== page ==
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From Alex Harui <aha...@adobe.com>
Subject Re: Using Adobe Scout to locate memory leak
Date Wed, 10 Sep 2014 18:40:36 GMT
One test would be to make a simple app with just the DateField in it and
see if it goes away.  That should be small enough to be able to use Flash
Builder to track down any leaks.

PopUps can easily cause memory leaks.  They often set up
global/systemManager event listeners.  PopUps are not parented by the
top-level so removing the top-level doesn't cause the popUp to get removed
from the display list and usually it has a reference to a shared
DataProvider or the part of the control that is parented by the top-level.

On the other hand, we try to write our controls like DateField to not
create and parent the popup until the user actually requests it, so there
are often tests where you don't open the DateField and the top-level does
go away, then you open the DateField and the top-level doesn't go away.


On 9/10/14 11:25 AM, "DarrenEvans" <darren.evans@allocatesoftware.com>

>Played around, commenting out stuff and think I've found what's pinning
>The Explorer has an ExplorerBar, which contains a bunch of navigation
>buttons and a view date component. That date component is one of ours and
>a subclass of mx:DateField (actually a subclass of
>If I comment out all references to that (effectively remove it from
>existence) the Explorer and ExplorerBar get cleared down. Now I obviously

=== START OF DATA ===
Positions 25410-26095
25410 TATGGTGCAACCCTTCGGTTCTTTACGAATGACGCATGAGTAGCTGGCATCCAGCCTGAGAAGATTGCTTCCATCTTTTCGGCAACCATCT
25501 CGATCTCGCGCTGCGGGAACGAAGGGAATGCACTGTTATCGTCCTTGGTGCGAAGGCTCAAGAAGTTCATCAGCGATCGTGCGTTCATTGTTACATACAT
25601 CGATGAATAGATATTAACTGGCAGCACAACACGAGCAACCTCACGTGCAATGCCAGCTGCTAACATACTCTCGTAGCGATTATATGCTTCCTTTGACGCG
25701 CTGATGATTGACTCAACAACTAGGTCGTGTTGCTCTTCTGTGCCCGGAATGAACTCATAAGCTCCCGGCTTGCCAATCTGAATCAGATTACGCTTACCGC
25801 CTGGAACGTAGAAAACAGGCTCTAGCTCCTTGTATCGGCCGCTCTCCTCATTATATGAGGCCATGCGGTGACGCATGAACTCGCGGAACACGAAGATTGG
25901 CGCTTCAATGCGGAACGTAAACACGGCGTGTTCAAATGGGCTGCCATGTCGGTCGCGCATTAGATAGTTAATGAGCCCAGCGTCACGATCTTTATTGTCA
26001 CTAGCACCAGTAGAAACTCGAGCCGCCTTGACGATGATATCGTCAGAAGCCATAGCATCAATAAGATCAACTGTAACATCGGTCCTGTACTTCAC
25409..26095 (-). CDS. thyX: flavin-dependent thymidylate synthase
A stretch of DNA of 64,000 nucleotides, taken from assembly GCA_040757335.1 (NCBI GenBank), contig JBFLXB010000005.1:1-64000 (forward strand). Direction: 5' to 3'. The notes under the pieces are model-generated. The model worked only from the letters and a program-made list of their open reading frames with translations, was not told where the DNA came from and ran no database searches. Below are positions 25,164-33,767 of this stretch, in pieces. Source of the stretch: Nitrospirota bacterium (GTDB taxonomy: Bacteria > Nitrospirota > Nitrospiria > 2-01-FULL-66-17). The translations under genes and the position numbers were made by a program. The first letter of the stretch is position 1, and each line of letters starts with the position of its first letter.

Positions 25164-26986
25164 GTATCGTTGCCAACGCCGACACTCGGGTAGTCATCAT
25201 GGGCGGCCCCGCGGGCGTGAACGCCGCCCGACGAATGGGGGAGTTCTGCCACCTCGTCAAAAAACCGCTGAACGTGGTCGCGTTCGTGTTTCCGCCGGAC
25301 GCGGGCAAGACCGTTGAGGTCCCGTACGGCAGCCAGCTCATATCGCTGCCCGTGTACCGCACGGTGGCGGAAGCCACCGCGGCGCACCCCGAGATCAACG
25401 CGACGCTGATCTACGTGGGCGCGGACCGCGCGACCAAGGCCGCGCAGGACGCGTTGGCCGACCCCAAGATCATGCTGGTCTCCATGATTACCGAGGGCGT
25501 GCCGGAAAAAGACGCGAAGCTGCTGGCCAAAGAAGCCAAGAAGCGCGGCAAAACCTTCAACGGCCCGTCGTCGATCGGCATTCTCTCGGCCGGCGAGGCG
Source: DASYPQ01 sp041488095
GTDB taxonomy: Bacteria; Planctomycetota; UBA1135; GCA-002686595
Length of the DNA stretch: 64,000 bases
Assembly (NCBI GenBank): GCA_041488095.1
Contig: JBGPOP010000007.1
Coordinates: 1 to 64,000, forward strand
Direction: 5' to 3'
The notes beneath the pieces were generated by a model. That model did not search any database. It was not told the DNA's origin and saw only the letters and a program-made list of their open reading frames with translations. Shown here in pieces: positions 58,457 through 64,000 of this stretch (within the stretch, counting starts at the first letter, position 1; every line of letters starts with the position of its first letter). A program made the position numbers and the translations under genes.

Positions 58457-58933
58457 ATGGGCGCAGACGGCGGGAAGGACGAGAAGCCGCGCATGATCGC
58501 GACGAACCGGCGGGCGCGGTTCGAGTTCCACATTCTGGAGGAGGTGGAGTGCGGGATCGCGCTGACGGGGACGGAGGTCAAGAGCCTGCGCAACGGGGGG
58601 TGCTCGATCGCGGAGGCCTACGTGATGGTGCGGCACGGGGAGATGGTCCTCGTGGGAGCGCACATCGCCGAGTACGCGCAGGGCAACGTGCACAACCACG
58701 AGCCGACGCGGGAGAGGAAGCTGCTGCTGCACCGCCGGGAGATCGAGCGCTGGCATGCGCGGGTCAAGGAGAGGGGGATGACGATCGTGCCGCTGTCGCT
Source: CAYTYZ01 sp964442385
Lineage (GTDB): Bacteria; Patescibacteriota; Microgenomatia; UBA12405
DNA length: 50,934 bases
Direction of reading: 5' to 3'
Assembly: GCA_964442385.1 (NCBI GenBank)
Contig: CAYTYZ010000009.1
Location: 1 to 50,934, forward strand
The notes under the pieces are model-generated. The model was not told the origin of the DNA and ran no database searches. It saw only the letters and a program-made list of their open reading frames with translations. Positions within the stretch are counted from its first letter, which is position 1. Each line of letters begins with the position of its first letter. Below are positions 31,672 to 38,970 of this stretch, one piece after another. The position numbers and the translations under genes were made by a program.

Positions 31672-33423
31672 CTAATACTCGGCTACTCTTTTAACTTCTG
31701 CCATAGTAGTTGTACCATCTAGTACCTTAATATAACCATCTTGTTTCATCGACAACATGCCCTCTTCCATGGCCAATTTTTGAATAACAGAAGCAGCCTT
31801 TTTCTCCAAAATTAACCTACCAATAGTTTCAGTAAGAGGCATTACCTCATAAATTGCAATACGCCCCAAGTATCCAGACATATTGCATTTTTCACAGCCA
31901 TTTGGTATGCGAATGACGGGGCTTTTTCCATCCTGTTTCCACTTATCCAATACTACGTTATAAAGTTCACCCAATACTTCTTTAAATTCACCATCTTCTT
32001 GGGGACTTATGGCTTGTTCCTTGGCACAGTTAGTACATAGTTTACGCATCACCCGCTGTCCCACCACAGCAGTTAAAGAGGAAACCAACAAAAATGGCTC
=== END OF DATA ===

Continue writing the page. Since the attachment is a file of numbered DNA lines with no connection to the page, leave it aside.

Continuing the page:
>need to put this component back in and cannot easily see why it is not
>clearing down. I was thinking maybe the dropdown chooser (as that actually
>get created when the DateField is created and we have a customisation of
>that too) and I have seen mentions of leaks around that area
>Alex Harui wrote
>> Well, it may not be about "clearing".  But if removeAllChildren() made a
>> difference, that means that the children are pinning the explorer in
>> memory, and you could just start removing individual children to see
>> one makes a difference.
>> I've seen a component having focus pin the component.  One test is to
>> code to get the Explorer to go away without touching any children in the
>> Explorer.  Like add a Button outside the Explorer.
>> Another time, a component hooked up a timer.  The timer is then
>> referencing the component and the component references the parent chain
>> back to the top-level object.  Use of SetInterval and SetTimeout also
>> create timers under the hood.
>> Yet another time, someone embedded an icon for a button that wasn't a
>> or JPG, it was a SWF that had a timeline animation.  The player
>> the SWF in order to play the animation, the SWF references the button,
>> button references a parent chain back to the top-level object.
>> And there are countless other scenarios where Singletons get registered
>> and reference a child.
>> -Alex
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